Mr. Beggs, I guess that once a tuner is set and working at that particular density altitude, then one should be able to just return to that setting any old day for the same results? As long as the density altitude is the same. Now that sounds to me like you have something with verifiable or scientific proof. Is this the case?

It is easy enough to find the density altitude with a U-tube manometer reading in millibars.

I would like to see what happens on paper as a lower pressure front comes on to the range and there is a drop in pressure. And the change needed in your setting.

It really does sound as if you have something that must show verifiable results.

Chisolm
01-17-2008, 08:27 PM
Your getting as bad as that kathy guy. What magazine are you going to write for? Pumpkin

:D:D:D:D:D:D:D:D:D

Ok, seriously Gene I do appreciate the information you're posting.
James

Gene Beggs
01-17-2008, 09:01 PM
Gene: I don't want to hold you up here, but before Part 3 starts, I need to bone up on Density Altitude. Several years ago I messed with it using an altimiter, thermometer, and a Koch Chart. I ended up getting very confused. Is there an easier method? Maybe a little bit of explanation in layman's terms is in order, or just a better explanation of how a Koch Chart works? I'm sure you can Pilot us in the right direction.
Bryan

Bryan, without a sensitive altimeter, I know of no way to determine pressure altitude. To determine pressure altitude, you set 29.92, which is standard barometric pressure in the window, the altimeter then reads pressure altitude. Density altitude is nothing more than pressure altitude corrected for non standard temperature. I know of no better, more convenient way to do this than by using the Kestrel 4000 hand-held device.

Gene Beggs

Gene Beggs
01-17-2008, 09:16 PM
Your getting as bad as that kathy guy. What magazine are you going to write for? Pumpkin

Hi Don, nice to hear from you. I expected you to have a contract out on me by now for promoting no-neck-turn chambers. :D Don't worry my friend, there will always be plenty of demand for your neck-turning tools. :cool:

Me? Write for a magazine? Yeah, I guess I could do that, but I feel I am reaching a greater number of those that I am targeting here on BR Central; besides, posting here on the forum is easier and less expensive than mailing manuscripts to an editor and waiting two months for it to be published. Also, you get almost instant feedback from the readers. Discussion is very helpful in working things out.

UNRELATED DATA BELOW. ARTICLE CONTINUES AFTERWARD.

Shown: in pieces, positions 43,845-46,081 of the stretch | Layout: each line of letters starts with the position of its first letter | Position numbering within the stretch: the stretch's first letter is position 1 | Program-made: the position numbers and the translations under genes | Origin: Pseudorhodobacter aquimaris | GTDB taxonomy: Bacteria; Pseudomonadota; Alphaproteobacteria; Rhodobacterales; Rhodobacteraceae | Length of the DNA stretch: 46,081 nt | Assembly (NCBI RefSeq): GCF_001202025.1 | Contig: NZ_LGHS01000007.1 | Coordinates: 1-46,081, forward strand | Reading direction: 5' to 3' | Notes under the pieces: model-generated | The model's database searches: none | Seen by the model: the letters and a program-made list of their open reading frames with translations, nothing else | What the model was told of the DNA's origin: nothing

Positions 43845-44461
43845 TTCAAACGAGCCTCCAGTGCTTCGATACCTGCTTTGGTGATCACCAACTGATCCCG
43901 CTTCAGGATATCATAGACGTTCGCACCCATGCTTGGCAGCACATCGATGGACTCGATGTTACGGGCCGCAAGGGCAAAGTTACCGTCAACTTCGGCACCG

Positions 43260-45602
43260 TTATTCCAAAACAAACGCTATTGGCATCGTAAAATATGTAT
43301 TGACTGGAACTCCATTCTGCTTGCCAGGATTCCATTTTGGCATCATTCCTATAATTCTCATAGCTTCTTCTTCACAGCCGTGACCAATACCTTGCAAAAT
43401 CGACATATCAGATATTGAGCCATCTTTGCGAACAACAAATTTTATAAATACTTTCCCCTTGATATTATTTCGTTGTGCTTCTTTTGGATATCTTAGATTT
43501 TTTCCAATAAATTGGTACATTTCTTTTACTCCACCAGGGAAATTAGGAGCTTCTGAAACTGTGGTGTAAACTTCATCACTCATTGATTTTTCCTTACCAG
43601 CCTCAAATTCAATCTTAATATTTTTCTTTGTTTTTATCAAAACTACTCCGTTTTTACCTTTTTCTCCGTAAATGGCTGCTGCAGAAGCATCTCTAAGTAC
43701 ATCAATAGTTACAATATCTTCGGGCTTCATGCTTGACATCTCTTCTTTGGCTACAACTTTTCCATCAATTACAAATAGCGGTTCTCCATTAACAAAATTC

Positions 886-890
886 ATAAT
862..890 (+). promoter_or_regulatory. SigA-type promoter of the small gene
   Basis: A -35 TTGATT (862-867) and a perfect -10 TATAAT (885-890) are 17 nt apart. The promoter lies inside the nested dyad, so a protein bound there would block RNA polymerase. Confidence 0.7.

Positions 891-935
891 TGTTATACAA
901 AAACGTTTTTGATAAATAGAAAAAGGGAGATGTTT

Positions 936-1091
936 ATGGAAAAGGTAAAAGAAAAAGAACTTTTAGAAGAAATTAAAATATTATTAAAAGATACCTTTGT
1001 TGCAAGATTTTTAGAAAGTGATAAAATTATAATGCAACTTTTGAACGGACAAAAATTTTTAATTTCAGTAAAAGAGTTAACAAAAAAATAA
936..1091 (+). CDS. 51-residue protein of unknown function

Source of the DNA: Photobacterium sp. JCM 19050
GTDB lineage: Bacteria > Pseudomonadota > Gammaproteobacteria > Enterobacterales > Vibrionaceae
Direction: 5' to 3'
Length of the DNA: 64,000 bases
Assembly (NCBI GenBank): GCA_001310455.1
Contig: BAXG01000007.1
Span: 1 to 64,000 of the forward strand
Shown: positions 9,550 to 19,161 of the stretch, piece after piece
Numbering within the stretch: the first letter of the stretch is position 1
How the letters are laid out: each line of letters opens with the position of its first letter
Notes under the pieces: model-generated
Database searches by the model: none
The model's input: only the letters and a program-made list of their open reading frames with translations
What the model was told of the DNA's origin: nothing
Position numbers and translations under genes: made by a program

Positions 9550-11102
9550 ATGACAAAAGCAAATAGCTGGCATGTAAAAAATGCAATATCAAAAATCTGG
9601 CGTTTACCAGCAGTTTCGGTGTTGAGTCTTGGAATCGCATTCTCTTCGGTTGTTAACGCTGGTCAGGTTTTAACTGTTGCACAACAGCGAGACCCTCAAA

Hope all is well. Congratulations on your fine shooting in long-range BR.

Later,

Gene Beggs

Charles E
01-17-2008, 09:28 PM
Let's not further co-opt the English language. Tuner is a generic term; we also call devices "tuners" that an adapt a barrel to (more or less) any load -- like a BOSS.

Since your tuner has a particular and limited purpose -- something like "maintaining a benchrest tune for an existing load with varying atmospheric conditions" -- it needs an adjective. We could call it the "Begg's Tuner." That time will see this shortened to a "Begger" is probably unavoidable. (No disrespect intended.)

Gene Beggs
01-17-2008, 09:54 PM
Gene,You are agood friend,so i hope you do not get upset,But you are not even close,The reason that i can say this is because i have been doing this for 10 years & what you are saying will not work,The DA meter will only give you enough information to get your ass beat,I used a meter for 5 years & shot at every club on the east coast,you could not repeat it at the same club 2 days in a row,I have all the Data from 5 yeatrs of shooting & none of it is repeatable,You only need to tune the barrel to itself,lock the tuner & shoot,if its in perfect tune ,it will not drift out,but if only close ,it will need to be tweaked every day,you can not beat experience.You will find this ,but it will take a while, BILL

Hi Bill, thanks for the feedback; nice to hear from you. Me, get upset? Nah,, the older I get the more patient I become. Actually, I love it when others question me because there is no better way to completely master something than by trying to teach it to someone else.

Sorry to hear you did not have much luck with the DA meter thing. Without going over your notes and discussing them with you in detail, I would have no way of knowing where you went wrong. Perhaps the problem was with the instrument you were using. Physics are physics and DA calculations are reliable and well understod by the aviation community; a target rifle operates in the same environment. But you may be right; I may be spittin' into the wind. I guess we will just have to wait and see.

By the way, I use those cleaning rods you made for me everyday in the tunnel; they are my favorites. I use them in conjunction with one of T.K. Nollan's "Barrel Saver' rod guides. That combination can't be beat!